Were the crypts at Ripon and Hexham originally intended for this use? They have been compared to the tomb of Christ, but equally could reference the underground Roman cell / cistern - the Tulianum, in which St Peter and Paul were imprisoned. This has been commonly referenced in sacred architecture for smaller spaces of spiritual contemplation or transformation.
The Temple at Repton
The footprint of at least two 7th century great-halls surround the location of the 'crypt', evidencing a likely Mercian royal vicus preceding development of the monastery, and another enigmatic semi-subterranean stone building nearby - reused as a Viking mass grave - may be even older, perhaps built in the late 7th century (Biddle, 2018). Nevertheless it remains a mystery why Repton in particular was chosen (as opposed to other royal vici) for this special religious monument. The possibility of an earlier Christian, or even pagan temple on the site would provide a satisfying explanation. We cannot archaeologically trace the evolution of the ‘crypt’ on this site further back than the early 8th century but its plan, and how skilfully it was executed, suggests it is part of a well-established tradition of such buildings, possibly with more ancient antecedents. The design of the Repton 'crypt' appears to have been influential, for example being very similar to the ‘freestanding’ crypt with chapel above, which formed part of the 9-10th century phases of the development of St Oswald’s Abbey church at Gloucester (Blockley, 2000); likely commissioned by Æthelflæd of Mercia to house the newly recovered bones of St Oswald. Just like at Repton, when this square free-standing tower/chapel with crypt below, was integrated, a larger nave was attached to its west, converting the square chapel into the new presbytery. A great many later structures emulating Repton have already been identified.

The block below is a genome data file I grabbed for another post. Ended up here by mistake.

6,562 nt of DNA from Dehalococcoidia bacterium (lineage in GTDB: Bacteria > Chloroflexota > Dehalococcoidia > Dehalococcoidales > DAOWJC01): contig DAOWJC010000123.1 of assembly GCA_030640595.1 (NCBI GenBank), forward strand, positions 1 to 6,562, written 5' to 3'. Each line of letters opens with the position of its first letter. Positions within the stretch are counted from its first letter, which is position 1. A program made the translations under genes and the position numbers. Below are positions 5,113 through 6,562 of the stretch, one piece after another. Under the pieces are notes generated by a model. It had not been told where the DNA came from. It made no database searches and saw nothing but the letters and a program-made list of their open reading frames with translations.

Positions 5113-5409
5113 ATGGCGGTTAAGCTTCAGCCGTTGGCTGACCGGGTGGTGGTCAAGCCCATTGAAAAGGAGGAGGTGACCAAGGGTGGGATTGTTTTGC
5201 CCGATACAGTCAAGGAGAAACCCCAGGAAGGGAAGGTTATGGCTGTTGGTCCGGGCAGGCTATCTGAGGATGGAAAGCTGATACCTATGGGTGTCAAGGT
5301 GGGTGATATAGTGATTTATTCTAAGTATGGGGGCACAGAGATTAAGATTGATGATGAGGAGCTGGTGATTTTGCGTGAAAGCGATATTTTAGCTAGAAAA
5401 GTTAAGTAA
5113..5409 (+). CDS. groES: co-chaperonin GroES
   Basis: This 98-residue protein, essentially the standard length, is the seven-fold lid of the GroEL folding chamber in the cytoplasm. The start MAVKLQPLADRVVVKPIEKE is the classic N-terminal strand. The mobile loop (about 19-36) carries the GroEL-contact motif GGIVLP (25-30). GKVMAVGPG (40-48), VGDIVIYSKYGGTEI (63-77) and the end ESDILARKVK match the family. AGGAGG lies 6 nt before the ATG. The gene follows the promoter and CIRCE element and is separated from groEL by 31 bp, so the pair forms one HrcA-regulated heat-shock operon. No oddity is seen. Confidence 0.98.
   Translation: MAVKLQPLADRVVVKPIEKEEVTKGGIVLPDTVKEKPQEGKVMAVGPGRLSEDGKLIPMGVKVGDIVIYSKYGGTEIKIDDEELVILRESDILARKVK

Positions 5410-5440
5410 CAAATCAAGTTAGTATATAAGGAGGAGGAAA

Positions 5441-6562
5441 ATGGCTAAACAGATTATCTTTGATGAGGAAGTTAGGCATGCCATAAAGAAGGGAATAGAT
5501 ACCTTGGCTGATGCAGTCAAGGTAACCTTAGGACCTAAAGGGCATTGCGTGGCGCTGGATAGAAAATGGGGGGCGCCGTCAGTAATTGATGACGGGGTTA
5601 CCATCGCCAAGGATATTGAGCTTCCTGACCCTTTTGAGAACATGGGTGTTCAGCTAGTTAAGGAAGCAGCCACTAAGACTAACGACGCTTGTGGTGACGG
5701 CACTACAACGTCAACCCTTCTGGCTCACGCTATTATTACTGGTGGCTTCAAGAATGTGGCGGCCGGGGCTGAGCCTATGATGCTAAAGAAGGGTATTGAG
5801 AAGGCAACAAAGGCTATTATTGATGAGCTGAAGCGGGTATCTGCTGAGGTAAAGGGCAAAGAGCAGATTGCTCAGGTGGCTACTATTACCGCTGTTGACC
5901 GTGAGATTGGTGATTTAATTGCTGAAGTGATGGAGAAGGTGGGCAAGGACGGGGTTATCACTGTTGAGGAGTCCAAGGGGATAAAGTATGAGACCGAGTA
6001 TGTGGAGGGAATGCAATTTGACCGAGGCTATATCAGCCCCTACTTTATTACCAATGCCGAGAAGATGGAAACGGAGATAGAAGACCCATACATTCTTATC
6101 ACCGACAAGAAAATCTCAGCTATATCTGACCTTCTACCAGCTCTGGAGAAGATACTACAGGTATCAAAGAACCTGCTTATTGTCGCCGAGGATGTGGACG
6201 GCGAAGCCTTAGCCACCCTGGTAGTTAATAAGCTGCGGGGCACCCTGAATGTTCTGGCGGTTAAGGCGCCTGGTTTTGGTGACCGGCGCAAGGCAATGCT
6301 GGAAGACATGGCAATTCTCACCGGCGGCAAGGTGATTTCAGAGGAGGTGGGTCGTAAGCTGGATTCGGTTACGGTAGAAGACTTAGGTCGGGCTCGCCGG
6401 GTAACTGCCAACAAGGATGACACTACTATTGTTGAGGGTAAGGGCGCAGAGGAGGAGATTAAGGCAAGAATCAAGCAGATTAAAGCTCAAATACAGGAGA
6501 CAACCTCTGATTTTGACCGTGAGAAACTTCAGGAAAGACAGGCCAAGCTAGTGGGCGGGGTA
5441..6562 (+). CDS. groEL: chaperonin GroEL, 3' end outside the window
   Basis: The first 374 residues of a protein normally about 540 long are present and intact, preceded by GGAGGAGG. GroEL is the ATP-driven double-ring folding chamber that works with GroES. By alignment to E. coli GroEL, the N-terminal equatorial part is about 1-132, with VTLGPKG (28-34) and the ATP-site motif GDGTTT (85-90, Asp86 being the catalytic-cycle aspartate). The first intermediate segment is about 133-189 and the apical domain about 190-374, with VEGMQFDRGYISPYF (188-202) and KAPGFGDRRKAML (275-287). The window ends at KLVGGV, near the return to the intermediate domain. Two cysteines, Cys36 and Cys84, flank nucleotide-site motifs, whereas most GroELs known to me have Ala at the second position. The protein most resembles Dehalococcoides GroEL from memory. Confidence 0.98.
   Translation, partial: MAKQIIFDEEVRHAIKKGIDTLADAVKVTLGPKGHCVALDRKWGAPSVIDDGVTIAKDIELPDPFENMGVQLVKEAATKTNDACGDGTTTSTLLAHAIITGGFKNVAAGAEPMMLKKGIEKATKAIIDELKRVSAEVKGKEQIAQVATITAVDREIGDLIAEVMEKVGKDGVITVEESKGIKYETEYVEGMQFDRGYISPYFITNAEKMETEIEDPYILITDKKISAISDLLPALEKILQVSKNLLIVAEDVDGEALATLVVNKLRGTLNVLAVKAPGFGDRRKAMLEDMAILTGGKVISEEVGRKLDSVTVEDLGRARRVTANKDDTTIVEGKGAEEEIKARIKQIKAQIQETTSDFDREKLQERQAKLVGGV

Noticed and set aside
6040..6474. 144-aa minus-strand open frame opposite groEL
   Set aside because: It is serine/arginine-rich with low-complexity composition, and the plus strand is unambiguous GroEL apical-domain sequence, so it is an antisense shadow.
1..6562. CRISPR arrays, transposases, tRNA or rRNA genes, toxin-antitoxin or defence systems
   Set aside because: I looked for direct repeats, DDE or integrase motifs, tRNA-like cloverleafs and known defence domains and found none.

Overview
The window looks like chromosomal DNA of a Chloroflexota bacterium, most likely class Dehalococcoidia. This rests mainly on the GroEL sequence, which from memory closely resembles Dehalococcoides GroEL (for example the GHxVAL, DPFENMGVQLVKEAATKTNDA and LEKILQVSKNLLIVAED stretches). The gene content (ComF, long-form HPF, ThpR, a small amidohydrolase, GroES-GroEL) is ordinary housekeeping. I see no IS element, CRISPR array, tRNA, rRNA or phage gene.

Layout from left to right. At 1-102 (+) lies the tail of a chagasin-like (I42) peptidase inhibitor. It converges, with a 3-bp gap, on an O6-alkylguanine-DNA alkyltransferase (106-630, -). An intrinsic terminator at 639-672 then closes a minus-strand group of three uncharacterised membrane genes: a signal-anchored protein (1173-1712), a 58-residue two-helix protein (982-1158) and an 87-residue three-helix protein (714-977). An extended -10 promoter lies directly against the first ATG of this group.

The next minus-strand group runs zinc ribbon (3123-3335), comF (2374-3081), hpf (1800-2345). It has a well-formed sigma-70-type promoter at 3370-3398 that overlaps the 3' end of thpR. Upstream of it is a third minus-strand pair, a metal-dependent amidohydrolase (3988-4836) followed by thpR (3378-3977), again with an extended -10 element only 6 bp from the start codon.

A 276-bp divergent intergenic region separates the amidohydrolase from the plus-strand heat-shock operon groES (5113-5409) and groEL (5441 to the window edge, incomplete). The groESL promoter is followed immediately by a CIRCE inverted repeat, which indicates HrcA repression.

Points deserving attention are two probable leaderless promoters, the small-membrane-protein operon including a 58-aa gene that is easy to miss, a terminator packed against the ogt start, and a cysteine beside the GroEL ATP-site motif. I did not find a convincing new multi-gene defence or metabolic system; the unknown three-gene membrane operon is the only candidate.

Through the 8-9th century, if not afterward too, the Repton baptistery/mausoleum, and the altar directly above it, would have been the 'holiest' places within the monastic complex and royal settlement, and possibly, the entire kingdom. It therefore seems likely that the most charged ceremonies - such as any ritual approximating a later coronation, took place on this small square of land. It is, however, extremely unlikely that the Repton room was the first of its kind to be built in Anglo-Saxon Britain; similar buildings must have existed elsewhere, especially in the initially wealthier eastern kingdoms which Christianised earlier.
We see broadly the same design scheme (a centrally planned building with an ambulatory around, and an inner illuminated space defined by columns) in the earliest Roman baptisteries, including at St John Lateran in Rome, part of the palace of Constantine, which went on to serve as the blueprint for future baptisteries across Europe (and which, therefore, we argue descend from Romano-Celtic temples). The 9th century polygonal apse-above-crypt at Wing, Buckinghamshire, quite starkly appears to reference the Lateran Baptistery.
The architectural case that the Repton building was originally a baptistery before it was a mausoleum is thus very strong, though no evidence of a font or pool remains. A channel which surrounds the building (dating to “no later than 740”, Biddle & Kjølbye-Biddle 2001) is suggested to have been for accessing groundwater for baptism, but could easily have been for management of rainwater/groundwater which would flood the partly subterranean structure (see footnote).
Instead of directing water in, the room’s design controls the way in which light enters the space, like chapels which reference the Tulianum. It can be argued that Repton is, therefore, designed not for baptism with water, but baptism in light/fire, like Pentecost.